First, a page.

Medium Access Control Layer Performance Issues in Wireless Sensor Networks
Wireless sensor networks (WSNs) present a promising technology for many applications providing an intelligent and remote observation of a destination. Among the various potential applications, there are health monitoring, disaster monitoring, habitat monitoring, precision agriculture, surveillance systems. With the ongoing research
both on new sensor types and on the hardware for improved computation, communication and power capacities, novel application areas are also expected.
Due to the limited power sources of the sensor nodes which are generally irreplaceable, the WSN research is focused on the energy-efficient network operation. This energy concerns required new studies at each networking layer including the medium access control (MAC) layer. In this thesis, we investigate a number of MAC layer performance issues for WSN by first presenting a comparative survey of different MAC protocol schemes proposed in the literature. For the correct performance evaluation of the protocols, one needs to utilize a realistic packet traffic model that reflects the specific features of the WSN application represented. We derive an analytical packet traffic model for Surveillance WSN where sensor nodes inform the sink for detected intrusion events. The sensor detection model used is probabilistic and parametric which enables the adaptation of the packet traffic model to the sensor type deployed.
One important contribution of this thesis is the optimization of the contentions for the minimization of the energy consumption or the delay incurred by the contentions in contention slotted medium access protocols. This is achieved by the derivation of the two separate formula for the energy consumption and the contention delay and, then, extracting the contention window size that optimizes the corresponding performance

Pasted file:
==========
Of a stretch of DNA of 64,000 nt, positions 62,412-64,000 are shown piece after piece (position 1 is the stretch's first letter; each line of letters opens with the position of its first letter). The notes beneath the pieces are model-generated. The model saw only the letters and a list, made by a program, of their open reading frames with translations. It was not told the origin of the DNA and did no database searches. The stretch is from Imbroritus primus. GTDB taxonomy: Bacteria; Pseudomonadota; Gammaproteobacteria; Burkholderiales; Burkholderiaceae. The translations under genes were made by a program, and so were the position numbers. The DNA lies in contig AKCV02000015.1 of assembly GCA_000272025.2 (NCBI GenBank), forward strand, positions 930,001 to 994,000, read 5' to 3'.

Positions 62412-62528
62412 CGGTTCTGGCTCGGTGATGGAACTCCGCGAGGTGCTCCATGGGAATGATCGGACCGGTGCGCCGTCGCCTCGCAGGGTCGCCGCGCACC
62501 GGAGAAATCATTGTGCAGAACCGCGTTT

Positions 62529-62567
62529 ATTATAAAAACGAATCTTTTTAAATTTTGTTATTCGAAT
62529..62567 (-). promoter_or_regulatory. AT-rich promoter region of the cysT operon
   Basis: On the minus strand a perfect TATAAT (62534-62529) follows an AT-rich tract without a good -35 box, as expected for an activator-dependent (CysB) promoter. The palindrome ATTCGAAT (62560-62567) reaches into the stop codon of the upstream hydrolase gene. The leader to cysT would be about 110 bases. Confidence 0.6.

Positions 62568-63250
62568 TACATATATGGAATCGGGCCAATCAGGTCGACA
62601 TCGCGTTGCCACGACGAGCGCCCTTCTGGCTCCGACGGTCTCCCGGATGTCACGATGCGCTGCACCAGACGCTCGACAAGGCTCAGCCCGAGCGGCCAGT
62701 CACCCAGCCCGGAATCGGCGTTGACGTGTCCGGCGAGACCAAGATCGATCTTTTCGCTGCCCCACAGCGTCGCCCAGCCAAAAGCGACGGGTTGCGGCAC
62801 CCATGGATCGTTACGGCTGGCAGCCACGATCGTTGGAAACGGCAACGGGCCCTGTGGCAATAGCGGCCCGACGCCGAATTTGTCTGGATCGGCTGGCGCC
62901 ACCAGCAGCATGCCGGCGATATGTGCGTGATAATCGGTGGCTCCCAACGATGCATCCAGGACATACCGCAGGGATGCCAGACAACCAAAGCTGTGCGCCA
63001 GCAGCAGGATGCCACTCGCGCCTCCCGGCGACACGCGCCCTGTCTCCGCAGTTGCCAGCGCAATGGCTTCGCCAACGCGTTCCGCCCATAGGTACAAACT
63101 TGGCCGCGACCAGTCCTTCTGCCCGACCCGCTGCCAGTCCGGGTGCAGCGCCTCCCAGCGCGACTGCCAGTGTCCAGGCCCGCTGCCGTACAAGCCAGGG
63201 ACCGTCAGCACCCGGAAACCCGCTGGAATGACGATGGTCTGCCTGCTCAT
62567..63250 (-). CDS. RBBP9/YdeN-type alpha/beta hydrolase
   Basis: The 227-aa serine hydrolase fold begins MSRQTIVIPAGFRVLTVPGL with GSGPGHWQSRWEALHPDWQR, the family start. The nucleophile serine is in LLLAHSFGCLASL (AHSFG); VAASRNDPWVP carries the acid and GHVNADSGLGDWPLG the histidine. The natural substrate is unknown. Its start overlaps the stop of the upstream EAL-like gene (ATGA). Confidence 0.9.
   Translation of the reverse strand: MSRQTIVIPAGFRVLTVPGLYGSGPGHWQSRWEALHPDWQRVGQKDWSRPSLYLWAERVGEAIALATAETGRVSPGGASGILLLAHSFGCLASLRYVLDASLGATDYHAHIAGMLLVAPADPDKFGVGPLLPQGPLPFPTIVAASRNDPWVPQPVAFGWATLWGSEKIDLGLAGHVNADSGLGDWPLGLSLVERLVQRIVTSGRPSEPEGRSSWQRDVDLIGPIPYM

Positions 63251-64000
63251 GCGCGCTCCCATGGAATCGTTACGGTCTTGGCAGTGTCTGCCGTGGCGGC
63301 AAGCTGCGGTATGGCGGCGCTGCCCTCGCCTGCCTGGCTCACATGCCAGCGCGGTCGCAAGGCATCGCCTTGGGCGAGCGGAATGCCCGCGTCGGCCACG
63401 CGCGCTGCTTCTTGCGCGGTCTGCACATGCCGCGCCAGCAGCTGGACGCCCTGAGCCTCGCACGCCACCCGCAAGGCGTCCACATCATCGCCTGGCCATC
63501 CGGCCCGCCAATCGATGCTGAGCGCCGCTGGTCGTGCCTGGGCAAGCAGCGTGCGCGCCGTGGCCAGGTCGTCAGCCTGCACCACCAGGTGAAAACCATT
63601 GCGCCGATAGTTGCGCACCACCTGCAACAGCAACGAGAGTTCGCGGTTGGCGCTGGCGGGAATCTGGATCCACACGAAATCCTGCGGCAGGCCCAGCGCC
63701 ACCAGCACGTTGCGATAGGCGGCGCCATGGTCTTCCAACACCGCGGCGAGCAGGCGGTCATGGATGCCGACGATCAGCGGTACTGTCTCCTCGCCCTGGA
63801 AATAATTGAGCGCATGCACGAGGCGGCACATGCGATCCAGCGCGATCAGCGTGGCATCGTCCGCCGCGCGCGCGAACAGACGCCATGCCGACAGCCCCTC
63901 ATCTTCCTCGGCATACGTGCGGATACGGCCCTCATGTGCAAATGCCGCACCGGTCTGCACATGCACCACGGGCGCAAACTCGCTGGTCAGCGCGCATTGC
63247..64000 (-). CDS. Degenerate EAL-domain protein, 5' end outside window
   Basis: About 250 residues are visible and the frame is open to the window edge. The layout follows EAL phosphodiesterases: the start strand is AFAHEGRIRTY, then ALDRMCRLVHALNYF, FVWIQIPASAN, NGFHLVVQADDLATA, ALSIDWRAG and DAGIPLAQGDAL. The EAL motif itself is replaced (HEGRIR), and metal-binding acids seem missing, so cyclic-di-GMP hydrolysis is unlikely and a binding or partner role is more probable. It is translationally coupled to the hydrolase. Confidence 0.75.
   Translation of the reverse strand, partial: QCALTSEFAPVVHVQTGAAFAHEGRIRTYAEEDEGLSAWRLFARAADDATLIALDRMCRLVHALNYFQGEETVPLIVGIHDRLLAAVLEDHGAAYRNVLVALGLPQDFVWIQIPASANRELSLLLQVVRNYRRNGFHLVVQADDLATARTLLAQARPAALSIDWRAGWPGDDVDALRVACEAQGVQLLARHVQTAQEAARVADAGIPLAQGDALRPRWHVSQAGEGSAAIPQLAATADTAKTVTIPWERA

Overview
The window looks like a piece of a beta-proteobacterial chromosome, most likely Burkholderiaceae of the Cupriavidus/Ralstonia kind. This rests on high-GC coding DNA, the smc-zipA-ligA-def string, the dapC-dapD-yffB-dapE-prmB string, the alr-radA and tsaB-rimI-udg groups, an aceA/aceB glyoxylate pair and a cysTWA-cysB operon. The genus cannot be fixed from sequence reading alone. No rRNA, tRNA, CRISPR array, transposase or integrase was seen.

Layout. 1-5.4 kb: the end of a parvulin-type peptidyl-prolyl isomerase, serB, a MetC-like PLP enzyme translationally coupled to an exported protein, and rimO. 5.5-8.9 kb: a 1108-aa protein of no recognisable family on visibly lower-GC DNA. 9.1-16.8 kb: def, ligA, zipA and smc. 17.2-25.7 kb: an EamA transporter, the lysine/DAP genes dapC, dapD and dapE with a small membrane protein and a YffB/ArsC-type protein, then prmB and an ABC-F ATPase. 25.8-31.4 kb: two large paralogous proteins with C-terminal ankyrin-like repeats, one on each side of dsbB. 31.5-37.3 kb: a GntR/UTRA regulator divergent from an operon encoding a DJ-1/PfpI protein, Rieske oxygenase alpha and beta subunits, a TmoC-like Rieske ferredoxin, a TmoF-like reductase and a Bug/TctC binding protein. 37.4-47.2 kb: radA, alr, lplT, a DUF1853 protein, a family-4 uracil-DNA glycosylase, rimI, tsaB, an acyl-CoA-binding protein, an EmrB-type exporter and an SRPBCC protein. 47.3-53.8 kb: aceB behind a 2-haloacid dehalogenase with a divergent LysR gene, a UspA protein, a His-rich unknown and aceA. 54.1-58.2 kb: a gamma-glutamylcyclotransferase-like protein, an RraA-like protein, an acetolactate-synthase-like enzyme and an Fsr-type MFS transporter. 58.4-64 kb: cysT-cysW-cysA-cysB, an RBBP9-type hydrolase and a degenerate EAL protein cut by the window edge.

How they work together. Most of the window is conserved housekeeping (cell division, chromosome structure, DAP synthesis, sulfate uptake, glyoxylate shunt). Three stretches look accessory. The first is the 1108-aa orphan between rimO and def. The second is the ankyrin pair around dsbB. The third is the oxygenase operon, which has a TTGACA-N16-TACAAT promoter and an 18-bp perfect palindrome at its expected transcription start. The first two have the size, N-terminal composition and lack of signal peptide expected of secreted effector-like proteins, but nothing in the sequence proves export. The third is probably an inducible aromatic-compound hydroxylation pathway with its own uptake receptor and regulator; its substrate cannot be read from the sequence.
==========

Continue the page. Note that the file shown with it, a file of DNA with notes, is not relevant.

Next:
metric. For its practical implementation in the distributed environment of WSNs, a method is proposed which achieve near-optimal performance values.
To investigate the effect of the contention optimization proposed on the the overall network performance, the video sensor networks (VSNs)are studied. VSNs are a special type of WSNs where the sensor nodes are equipped with cameras and send image or video of a target area based on the specifications of the application. First, the network performance of the VSNs are investigated via simulations for the currently available
hardware technology. Then, by applying the contention optimization proposed in this thesis, we show how the capacity of VSNs can be improved with intelligent contention window size setting.